Author Interview with Fred Bahnson
Fred Bahnson received a 2011 Project Grant for Researchers award to support The Good Land Project – Extending Practical Charity to the Soil. We interviewed Fred about his 2013 book Soil and Sacrament: A Spiritual Memoir of Food and Faith, an outcome of his project.
LI: Tell us about yourself and your current work.
FB: My current writing projects are a jumble of scribbled notes, half-baked ideas, and little snippets of narrative that slowly accumulate like geologic strata in the folds of my Moleskin notebook. And the geologic reference is only a slight exaggeration. I’m a slow writer. Once those strata begin to cohere into a recognizable pattern, I’ll pursue them and they will become a book, but for now they’re inert layers of dirt. I have three or four book ideas I’m toying with. It feels premature to speak about them so I’ll speak instead about my other work, which is my full-time job at Wake Forest University School of Divinity directing the Food, Faith, and Religious Leadership Initiative.
Part of my role is to organize continuing education events on food & faith issues both in Winston-Salem and in the Asheville area. This Fall, for example, we’re hosting Vandana Shiva for a talk on global food security. I’m teaching a class called “Field, Table, Communion: Food & the Work of Ministry” which involves readings, seminar discussion, and site visits to local farms and gardens. For the Spring I’m organizing a conference on Contemplative Ecology and another gathering on Food, Faith, and Climate Change.
We’ve developed a fruitful partnership with Warren Wilson College, where every June I host a 5-day seminar on a topic related to food & faith. This is a WFU School of Divinity-sponsored event, but Warren Wilson allows us to use their lovely campus with its model gardens as a teaching site. This past June we brought in the intrepid Ched Myers, who taught on “Sabbath Economics and Watershed Discipleship.” In 2015 we’ll again be bringing in biblical scholars, permaculturalists, and a musician-in-residence. Each year is a slight variation, but the overall goal remains constant: equip faith leaders with a holistic, scriptural frame for thinking about food systems, social justice, climate change, and ecology. We need to de-balkanize our thinking, and this course is an effort in that direction. It’s but one example of how we’re trying to redefine Christian leadership which for too long has limited itself to concern only for people. We’re trying to follow the scope of Christ’s cosmic redemption we read about in Colossians 1 and say that Christian leadership should really be engaging things like watersheds, food-sheds, our climate, and the non-human creatures with whom we share this earth. And that means learning practical skills for how we care for our places, skills like permaculture, biointensive gardening, and watershed restoration.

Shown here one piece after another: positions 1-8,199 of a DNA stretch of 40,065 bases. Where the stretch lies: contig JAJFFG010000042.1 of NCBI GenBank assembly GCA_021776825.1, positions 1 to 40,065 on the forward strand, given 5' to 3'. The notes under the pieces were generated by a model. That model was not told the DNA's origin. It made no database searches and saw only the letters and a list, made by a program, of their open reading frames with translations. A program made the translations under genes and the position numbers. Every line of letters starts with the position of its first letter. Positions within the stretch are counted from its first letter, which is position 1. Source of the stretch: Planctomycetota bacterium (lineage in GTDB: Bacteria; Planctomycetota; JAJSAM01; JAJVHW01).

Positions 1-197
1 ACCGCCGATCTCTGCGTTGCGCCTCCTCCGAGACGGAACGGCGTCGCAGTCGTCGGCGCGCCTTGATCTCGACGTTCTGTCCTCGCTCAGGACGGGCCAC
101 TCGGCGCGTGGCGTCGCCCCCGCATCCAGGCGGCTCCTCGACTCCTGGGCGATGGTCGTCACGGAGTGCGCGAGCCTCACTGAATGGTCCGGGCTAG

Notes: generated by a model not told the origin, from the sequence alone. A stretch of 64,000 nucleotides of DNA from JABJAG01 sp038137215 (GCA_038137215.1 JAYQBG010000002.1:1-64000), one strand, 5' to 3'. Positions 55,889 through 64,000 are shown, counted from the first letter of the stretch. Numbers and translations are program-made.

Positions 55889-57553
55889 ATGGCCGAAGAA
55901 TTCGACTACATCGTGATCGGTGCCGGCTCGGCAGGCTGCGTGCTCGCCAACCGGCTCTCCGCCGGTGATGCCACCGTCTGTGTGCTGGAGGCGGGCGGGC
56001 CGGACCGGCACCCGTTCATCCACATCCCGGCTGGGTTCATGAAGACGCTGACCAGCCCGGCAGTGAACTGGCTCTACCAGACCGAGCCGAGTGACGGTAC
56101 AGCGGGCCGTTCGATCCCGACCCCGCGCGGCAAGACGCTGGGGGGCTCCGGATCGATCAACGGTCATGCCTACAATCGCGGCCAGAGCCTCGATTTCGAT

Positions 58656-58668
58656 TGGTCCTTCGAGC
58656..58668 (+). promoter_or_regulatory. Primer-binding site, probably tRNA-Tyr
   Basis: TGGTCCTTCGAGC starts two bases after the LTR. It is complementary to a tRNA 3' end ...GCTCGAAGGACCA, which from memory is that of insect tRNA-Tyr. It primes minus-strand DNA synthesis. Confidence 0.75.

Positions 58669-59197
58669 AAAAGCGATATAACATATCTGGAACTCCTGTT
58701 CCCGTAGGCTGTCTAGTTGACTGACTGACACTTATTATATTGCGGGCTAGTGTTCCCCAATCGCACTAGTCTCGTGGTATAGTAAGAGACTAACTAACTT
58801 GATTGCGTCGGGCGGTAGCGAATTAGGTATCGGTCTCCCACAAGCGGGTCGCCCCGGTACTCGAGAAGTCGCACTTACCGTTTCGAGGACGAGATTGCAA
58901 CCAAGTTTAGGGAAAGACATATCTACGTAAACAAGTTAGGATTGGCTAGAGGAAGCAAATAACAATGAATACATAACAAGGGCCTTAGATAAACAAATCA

LI: What core question/concern guided your research project?
FB: The main project I worked on during my Louisville grant was a book called Soil and Sacrament: A Spiritual Memoir of Food & Faith, published last August by Simon & Schuster. The publisher called it a “memoir” for marketing purposes, but I really see it as more a hybrid of literary nonfiction with a spiritual quest as the narrative spine on which everything hangs. The book is partly memoir, but it’s also part narrative journalism, part nature writing, and part lyric essay. There’s even a bit of mythic storytelling and a smidgen of theological diatribe. It was fun for me as a writer to bring together all these different layers and styles and try to make them cohere in a single narrative. It’s less a book about gardens and food in the practical sense and more a theologically-informed narrative that uses the religious imagination to think about soil and land and community, about our journey in this life from one garden to another (Eden to New Jerusalem), about the tenuous nature of our place in the world.
LI: What would you like us to know about Soil and Sacrament: A Spiritual Memoir of Food and Faith?
FB: With Soil and Sacrament I wanted to explore both my own journey into gardens, which I’ve come to see as a necessary metaphor for the Christian life, but also my journey to different agrarian strongholds, places where life and liturgy and food and community and land are all blended in a luminescent whole. Places that witness to the fullness of our humanity and our connection to soil. I wasn’t looking for airy transcendence; I wanted immanence, incarnation, fecundity in all its forms. I visited Trappist monks who raise shiitake mushrooms, Mayan coffee farmers and Pentecostal coffee roasters, community gardeners, Jewish farmers. In each place I traveled as an immersion journalist but also as a seeker, praying the 4th century prayer of the Egyptian monastics: “God, we beg you, make us truly alive.” The undercurrent (I wouldn’t call it an argument) of the book is that caring for the soil and feeding people is a means to become more fully alive. To become more fully the soil-people (“earth’s hallowed mould” as Milton wrote in Paradise Lost) that God created us to be.
I grew up with little or no idea where my food came from. With the lens of a theological education I came to see that our distance from the sources of our nourishment has resulted from a widespread Gnostic disdain for the material world. We’ve come to think that we’re somehow above the hard work of growing food. Yet we’re now realizing that when less than 1% of us know how to grow food, something important has been lost. I hope Soil and Sacrament leaves the reader with examples they might follow through the stories of people trying to reclaim a more embodied life. More than anything I wanted to show the beauty and promise of such a life.